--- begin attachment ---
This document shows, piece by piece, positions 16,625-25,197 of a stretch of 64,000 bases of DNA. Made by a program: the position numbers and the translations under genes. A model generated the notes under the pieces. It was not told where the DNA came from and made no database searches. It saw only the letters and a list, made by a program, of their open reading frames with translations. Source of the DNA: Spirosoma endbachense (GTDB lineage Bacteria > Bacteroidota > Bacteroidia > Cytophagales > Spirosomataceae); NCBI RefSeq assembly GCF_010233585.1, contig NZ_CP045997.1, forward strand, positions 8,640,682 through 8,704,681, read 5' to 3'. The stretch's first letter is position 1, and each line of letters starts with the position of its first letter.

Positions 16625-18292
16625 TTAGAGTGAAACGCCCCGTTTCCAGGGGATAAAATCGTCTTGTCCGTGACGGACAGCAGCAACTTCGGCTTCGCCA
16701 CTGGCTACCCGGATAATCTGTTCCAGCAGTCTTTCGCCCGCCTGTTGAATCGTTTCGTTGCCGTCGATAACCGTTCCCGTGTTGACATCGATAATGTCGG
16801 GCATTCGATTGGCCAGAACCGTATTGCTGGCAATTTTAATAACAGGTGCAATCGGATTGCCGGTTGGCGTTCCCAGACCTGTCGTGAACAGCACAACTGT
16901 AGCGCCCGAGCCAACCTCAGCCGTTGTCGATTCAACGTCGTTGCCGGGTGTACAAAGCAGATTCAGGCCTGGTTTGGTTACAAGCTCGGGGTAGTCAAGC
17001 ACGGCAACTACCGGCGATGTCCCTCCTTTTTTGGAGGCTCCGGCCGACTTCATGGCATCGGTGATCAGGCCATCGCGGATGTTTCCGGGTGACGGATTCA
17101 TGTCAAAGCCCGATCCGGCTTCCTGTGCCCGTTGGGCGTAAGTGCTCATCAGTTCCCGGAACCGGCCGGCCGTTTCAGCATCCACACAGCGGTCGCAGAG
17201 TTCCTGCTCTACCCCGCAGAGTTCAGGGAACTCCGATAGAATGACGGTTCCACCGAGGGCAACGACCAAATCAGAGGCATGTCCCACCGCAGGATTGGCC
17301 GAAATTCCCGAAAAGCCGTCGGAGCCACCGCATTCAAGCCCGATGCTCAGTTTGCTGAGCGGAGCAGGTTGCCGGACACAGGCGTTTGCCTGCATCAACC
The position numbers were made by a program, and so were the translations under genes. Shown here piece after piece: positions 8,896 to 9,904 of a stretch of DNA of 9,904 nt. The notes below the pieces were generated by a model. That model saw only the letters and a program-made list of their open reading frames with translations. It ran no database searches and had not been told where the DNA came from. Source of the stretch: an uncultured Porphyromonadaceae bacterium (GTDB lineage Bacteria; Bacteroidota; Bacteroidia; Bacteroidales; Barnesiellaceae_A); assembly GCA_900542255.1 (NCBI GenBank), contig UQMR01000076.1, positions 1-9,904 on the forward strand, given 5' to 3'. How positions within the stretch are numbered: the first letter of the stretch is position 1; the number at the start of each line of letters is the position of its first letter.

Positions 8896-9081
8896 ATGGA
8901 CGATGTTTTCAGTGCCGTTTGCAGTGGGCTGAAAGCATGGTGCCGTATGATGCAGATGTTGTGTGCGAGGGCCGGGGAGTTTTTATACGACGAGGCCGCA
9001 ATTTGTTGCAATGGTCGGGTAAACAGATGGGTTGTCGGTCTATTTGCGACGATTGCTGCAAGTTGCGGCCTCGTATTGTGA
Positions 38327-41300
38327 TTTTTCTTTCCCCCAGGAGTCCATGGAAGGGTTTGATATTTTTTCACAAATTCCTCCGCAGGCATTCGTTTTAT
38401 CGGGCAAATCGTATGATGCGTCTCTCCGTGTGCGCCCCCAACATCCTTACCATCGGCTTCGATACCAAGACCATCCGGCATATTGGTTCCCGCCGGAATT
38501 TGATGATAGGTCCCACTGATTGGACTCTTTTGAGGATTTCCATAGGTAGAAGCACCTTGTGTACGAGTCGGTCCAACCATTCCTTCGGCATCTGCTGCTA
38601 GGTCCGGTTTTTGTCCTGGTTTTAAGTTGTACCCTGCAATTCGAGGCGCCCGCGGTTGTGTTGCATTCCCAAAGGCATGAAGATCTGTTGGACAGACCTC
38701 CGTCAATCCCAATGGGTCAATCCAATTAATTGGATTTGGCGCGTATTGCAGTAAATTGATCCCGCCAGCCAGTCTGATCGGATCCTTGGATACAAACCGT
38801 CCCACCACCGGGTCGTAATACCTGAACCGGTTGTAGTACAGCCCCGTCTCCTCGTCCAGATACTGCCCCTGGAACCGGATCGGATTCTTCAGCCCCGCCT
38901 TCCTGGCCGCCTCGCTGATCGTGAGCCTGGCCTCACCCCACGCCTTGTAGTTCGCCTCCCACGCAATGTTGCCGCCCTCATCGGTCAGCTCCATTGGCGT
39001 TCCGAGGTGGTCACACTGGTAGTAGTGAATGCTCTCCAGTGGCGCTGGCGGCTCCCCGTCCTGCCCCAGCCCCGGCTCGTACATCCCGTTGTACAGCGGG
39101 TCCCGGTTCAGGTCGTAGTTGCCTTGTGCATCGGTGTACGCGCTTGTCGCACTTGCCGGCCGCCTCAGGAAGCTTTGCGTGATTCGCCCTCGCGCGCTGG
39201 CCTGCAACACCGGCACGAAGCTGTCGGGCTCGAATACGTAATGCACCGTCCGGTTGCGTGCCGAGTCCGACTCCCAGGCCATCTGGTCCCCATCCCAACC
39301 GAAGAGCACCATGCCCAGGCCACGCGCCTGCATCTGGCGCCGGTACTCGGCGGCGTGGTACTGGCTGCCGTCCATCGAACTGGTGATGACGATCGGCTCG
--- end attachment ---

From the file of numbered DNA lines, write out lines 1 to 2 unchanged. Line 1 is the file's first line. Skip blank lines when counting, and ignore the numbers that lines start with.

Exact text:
This document shows, piece by piece, positions 16,625-25,197 of a stretch of 64,000 bases of DNA. Made by a program: the position numbers and the translations under genes. A model generated the notes under the pieces. It was not told where the DNA came from and made no database searches. It saw only the letters and a list, made by a program, of their open reading frames with translations. Source of the DNA: Spirosoma endbachense (GTDB lineage Bacteria > Bacteroidota > Bacteroidia > Cytophagales > Spirosomataceae); NCBI RefSeq assembly GCF_010233585.1, contig NZ_CP045997.1, forward strand, positions 8,640,682 through 8,704,681, read 5' to 3'. The stretch's first letter is position 1, and each line of letters starts with the position of its first letter.

Positions 16625-18292